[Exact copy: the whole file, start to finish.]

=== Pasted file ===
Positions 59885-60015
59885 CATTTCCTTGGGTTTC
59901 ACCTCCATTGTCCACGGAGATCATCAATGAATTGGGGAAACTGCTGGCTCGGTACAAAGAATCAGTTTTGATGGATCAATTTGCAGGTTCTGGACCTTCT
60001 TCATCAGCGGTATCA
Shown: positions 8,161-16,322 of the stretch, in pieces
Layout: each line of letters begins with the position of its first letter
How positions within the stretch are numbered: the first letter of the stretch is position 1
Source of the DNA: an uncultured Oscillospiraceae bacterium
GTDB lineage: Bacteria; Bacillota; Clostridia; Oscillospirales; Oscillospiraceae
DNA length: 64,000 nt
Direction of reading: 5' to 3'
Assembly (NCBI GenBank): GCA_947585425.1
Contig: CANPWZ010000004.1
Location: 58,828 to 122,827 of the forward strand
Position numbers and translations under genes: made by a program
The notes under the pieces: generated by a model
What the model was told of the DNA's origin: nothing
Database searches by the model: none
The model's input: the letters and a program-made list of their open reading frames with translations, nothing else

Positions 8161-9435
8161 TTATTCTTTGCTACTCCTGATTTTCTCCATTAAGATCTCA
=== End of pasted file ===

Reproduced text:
Positions 59885-60015
59885 CATTTCCTTGGGTTTC
59901 ACCTCCATTGTCCACGGAGATCATCAATGAATTGGGGAAACTGCTGGCTCGGTACAAAGAATCAGTTTTGATGGATCAATTTGCAGGTTCTGGACCTTCT
60001 TCATCAGCGGTATCA
Shown: positions 8,161-16,322 of the stretch, in pieces
Layout: each line of letters begins with the position of its first letter
How positions within the stretch are numbered: the first letter of the stretch is position 1
Source of the DNA: an uncultured Oscillospiraceae bacterium
GTDB lineage: Bacteria; Bacillota; Clostridia; Oscillospirales; Oscillospiraceae
DNA length: 64,000 nt
Direction of reading: 5' to 3'
Assembly (NCBI GenBank): GCA_947585425.1
Contig: CANPWZ010000004.1
Location: 58,828 to 122,827 of the forward strand
Position numbers and translations under genes: made by a program
The notes under the pieces: generated by a model
What the model was told of the DNA's origin: nothing
Database searches by the model: none
The model's input: the letters and a program-made list of their open reading frames with translations, nothing else

Positions 8161-9435
8161 TTATTCTTTGCTACTCCTGATTTTCTCCATTAAGATCTCA